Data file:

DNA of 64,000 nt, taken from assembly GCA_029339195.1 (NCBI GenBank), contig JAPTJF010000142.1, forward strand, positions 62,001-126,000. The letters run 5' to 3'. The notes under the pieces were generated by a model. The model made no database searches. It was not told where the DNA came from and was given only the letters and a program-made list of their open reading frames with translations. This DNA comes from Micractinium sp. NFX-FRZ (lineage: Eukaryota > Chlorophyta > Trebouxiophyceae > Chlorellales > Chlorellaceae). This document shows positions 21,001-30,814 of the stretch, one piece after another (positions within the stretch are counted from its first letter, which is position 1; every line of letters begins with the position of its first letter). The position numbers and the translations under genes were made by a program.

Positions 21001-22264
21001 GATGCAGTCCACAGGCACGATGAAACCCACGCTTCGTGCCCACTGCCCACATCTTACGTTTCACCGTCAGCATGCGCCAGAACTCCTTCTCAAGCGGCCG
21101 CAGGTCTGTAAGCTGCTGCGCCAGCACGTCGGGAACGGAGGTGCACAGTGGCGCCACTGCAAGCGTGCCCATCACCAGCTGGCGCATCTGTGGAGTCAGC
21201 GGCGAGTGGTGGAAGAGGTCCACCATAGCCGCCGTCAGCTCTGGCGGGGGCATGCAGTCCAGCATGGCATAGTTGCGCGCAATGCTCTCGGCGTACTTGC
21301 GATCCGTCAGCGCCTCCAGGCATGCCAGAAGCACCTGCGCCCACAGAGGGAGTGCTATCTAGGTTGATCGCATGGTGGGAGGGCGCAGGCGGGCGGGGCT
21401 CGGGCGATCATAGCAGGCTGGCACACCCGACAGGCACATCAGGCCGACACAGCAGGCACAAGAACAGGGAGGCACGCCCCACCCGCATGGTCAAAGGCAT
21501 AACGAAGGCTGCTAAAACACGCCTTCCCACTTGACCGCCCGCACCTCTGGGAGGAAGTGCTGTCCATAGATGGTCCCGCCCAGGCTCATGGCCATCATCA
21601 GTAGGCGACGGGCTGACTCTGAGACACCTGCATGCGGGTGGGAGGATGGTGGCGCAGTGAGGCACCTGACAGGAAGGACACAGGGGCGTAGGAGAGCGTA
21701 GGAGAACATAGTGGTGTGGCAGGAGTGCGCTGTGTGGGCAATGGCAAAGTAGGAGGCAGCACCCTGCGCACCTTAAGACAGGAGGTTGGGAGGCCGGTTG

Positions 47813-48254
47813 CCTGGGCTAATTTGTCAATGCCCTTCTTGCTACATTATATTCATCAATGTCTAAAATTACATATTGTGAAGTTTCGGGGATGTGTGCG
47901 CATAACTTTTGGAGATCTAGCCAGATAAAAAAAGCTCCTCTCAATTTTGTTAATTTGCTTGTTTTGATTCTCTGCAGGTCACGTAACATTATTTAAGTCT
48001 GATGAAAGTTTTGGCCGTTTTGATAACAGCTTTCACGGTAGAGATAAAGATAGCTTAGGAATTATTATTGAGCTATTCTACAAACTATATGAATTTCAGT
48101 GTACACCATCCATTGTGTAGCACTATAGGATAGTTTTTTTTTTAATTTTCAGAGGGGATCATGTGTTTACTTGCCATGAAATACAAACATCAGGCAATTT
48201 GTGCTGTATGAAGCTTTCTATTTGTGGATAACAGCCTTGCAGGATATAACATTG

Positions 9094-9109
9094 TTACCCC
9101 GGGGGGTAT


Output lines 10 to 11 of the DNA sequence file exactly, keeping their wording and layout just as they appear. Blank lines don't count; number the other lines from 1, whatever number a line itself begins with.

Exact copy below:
21701 GGAGAACATAGTGGTGTGGCAGGAGTGCGCTGTGTGGGCAATGGCAAAGTAGGAGGCAGCACCCTGCGCACCTTAAGACAGGAGGTTGGGAGGCCGGTTG

Positions 47813-48254